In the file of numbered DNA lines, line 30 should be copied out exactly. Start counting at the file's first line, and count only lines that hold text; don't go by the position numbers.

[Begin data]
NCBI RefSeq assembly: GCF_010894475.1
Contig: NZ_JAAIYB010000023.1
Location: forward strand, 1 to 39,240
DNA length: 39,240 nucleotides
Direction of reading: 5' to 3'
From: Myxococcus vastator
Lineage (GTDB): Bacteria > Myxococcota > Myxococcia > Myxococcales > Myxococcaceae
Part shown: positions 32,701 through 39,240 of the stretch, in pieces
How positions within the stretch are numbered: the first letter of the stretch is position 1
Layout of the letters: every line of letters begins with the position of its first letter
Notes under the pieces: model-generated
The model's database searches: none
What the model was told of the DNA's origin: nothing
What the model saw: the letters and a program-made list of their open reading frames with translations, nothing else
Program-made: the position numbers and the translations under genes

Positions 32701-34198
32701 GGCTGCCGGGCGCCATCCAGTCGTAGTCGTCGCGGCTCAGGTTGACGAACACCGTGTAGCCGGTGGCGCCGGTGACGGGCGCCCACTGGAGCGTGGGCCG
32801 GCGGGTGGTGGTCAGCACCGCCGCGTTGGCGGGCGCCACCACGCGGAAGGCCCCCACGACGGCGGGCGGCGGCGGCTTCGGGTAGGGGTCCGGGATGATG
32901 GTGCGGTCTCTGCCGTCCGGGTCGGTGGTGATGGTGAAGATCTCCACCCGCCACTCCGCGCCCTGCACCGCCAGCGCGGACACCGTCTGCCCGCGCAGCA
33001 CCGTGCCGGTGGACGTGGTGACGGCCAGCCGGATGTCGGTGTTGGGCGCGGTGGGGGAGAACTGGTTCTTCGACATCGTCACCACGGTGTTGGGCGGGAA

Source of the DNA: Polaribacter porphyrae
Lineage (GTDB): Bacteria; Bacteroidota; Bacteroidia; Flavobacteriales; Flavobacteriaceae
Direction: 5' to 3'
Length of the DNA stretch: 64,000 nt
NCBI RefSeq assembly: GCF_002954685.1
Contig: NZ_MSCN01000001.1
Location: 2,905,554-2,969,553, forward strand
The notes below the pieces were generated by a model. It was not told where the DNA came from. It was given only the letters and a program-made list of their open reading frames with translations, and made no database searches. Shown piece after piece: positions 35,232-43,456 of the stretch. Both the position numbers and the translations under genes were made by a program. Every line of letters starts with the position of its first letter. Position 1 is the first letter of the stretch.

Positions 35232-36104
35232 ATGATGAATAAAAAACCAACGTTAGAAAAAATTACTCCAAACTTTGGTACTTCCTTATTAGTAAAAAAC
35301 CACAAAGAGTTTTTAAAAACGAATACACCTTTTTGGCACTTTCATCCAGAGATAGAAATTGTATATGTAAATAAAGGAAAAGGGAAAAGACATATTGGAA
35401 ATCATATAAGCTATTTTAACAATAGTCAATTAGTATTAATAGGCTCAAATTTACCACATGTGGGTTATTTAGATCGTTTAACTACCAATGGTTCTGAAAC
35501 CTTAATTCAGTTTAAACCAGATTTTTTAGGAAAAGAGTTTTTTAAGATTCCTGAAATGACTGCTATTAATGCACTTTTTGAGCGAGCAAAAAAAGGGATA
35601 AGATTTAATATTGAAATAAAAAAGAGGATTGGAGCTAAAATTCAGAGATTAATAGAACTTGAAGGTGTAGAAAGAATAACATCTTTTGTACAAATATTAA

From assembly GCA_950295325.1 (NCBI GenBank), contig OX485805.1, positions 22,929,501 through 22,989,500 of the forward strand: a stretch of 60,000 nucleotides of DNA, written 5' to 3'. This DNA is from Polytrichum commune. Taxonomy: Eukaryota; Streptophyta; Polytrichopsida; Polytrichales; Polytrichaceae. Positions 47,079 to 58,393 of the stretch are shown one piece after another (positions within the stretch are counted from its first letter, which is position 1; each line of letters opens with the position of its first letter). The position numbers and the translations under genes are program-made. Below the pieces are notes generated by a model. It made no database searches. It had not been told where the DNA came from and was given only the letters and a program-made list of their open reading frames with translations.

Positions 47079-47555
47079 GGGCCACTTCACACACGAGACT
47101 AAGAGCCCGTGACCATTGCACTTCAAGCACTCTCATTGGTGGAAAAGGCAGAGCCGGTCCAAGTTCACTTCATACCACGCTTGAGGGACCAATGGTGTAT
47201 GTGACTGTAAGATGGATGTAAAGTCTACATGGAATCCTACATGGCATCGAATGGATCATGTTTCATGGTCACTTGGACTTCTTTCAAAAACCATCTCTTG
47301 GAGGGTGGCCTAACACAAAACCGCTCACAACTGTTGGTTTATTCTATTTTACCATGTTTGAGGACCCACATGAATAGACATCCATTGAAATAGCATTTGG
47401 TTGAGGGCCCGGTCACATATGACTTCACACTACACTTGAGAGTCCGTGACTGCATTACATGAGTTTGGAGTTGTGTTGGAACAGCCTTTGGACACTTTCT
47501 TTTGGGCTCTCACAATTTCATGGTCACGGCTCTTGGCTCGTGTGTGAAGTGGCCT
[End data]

35232 ATGATGAATAAAAAACCAACGTTAGAAAAAATTACTCCAAACTTTGGTACTTCCTTATTAGTAAAAAAC